First, we need to lift the ban on access to Pell Grants for incarcerated individuals. This approach
provides motivated individuals an opportunity to turn their lives around. When the Pell Grant program began, all qualifying students including the incarcerated were eligible to receive small amounts of federal funding to help pay for college tuition.
Beginning with the enactment of the 1994 crime bill, incarcerated individuals were excluded
from receiving federal funds. As a result, nearly 350 in-prison college programs
across the country disintegrated.
In 2015, the Second Chance Pell pilot program was announced, which has already helped 12,000 incarcerated individuals
receive grants to access higher education in state and federal facilities across the country. We should expand this pilot program, or make it permanent
Second, we should expand access
to all federal student loan programs for incarcerated juveniles and adults. Some believe this approach makes fiscal sense and will help make our streets safer and economy more prosperous. For example, a study
from the RAND Corp. showed that a $1 investment in education yields $4 to $5 in public safety cost-savings. It also found
that individuals who received education while behind bars were 43% less likely to end up back in prison and 13% more likely to obtain employment following their release.
Third, we must ensure that individuals convicted of drug-related crimes are not barred from financial aid or federal student loans if they choose to pursue a college degree. It is counterproductive to lock individuals out of opportunity for higher learning after they have paid their debt to society, especially when there has been a growing, bipartisan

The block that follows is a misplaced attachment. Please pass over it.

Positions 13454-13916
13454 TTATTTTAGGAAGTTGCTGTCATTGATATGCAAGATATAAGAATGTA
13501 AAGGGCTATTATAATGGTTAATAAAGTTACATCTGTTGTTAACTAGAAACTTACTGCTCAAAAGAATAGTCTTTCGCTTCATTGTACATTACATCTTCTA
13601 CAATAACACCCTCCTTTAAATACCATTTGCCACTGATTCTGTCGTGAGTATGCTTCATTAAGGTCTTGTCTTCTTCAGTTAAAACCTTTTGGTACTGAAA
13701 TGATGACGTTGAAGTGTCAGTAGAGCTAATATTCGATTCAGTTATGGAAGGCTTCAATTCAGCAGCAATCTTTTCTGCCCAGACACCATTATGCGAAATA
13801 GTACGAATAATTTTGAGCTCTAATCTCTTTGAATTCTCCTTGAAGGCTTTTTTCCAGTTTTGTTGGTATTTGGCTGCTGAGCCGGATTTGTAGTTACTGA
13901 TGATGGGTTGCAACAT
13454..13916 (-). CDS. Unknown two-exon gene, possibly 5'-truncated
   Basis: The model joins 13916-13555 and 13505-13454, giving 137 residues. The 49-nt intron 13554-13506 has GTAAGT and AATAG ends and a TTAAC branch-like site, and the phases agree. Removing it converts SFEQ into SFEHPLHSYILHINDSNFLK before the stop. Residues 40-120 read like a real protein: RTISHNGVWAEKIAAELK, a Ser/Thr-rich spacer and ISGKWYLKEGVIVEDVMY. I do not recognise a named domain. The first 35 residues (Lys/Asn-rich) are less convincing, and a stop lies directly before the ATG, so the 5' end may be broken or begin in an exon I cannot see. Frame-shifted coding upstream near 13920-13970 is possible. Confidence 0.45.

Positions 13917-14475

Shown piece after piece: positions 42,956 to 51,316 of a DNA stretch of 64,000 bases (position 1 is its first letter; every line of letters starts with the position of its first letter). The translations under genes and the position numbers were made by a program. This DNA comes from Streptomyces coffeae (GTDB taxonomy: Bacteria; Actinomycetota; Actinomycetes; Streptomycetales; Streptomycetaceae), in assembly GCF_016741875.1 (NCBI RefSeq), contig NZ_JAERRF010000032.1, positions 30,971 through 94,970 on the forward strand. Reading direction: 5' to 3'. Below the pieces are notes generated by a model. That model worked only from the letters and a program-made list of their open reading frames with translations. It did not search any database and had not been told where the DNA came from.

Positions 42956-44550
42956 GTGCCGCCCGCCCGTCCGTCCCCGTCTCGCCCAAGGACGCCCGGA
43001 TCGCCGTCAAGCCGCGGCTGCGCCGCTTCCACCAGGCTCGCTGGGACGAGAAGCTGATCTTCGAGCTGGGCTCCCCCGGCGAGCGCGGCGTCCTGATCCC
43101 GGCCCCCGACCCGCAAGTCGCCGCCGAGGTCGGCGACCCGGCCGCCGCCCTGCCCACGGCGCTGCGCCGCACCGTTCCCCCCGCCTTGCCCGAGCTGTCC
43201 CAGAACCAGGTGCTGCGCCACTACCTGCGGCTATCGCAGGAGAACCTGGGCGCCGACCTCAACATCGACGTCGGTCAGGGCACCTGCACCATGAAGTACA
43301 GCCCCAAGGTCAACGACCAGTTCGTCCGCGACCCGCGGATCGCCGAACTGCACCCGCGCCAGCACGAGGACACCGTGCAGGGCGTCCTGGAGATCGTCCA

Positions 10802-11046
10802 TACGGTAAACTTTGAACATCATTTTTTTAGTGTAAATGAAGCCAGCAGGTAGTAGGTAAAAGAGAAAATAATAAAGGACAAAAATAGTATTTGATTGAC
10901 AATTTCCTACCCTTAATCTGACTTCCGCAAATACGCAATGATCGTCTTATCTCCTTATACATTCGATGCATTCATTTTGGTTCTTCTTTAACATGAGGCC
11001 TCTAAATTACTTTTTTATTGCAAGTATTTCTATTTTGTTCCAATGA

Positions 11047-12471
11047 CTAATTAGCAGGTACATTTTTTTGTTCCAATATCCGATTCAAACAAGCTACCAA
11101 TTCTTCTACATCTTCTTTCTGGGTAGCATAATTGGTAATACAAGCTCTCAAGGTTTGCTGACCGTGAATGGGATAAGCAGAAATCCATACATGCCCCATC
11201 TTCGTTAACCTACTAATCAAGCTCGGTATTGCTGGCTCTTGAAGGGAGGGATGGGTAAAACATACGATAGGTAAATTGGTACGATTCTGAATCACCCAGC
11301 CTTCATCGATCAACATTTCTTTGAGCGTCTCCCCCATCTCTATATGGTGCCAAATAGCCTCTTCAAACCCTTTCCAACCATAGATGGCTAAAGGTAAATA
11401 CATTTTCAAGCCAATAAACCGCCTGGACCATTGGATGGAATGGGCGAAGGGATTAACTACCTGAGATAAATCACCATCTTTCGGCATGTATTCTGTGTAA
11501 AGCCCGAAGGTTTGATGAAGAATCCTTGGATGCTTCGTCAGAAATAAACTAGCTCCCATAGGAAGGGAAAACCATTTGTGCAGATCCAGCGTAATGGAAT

movement to ensure that individuals convicted of drug crimes receive access to treatment and rehabilitation, moving them toward a path to success. It is past time.
These recommendations are highlighted in a new campaign by the Institute for Higher Education Policy, #CollegeNotPrison
. They have also been endorsed by #cut50
, the national bipartisan criminal justice reform organization founded by Van.
of people behind bars today will eventually return back to their communities. Our challenge is to ensure they return with skills that make them less likely to commit future crimes. If we successfully provide access to affordable, high-quality education options for justice-involved individuals, we will be able to better address incarceration that bars too many Americans from opportunity through higher education.
We need to stop wasting genius in America and start opening doors to opportunity.